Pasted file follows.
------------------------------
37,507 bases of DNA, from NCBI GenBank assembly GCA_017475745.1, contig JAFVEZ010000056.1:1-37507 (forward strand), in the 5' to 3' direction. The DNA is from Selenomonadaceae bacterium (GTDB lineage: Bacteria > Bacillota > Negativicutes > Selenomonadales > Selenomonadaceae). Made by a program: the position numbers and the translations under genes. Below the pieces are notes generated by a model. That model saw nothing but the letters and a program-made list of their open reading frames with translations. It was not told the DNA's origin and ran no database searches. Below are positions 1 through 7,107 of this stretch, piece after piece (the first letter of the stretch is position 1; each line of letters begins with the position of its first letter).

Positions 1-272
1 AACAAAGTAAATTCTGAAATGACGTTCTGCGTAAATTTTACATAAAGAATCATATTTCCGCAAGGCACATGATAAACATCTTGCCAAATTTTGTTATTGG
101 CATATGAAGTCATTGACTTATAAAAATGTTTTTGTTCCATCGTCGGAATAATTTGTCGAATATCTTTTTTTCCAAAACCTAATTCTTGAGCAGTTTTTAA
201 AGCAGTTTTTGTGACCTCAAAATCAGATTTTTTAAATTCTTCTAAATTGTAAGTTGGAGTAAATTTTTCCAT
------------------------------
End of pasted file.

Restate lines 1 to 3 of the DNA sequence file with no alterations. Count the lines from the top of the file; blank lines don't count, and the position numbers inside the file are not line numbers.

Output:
37,507 bases of DNA, from NCBI GenBank assembly GCA_017475745.1, contig JAFVEZ010000056.1:1-37507 (forward strand), in the 5' to 3' direction. The DNA is from Selenomonadaceae bacterium (GTDB lineage: Bacteria > Bacillota > Negativicutes > Selenomonadales > Selenomonadaceae). Made by a program: the position numbers and the translations under genes. Below the pieces are notes generated by a model. That model saw nothing but the letters and a program-made list of their open reading frames with translations. It was not told the DNA's origin and ran no database searches. Below are positions 1 through 7,107 of this stretch, piece after piece (the first letter of the stretch is position 1; each line of letters begins with the position of its first letter).

Positions 1-272
1 AACAAAGTAAATTCTGAAATGACGTTCTGCGTAAATTTTACATAAAGAATCATATTTCCGCAAGGCACATGATAAACATCTTGCCAAATTTTGTTATTGG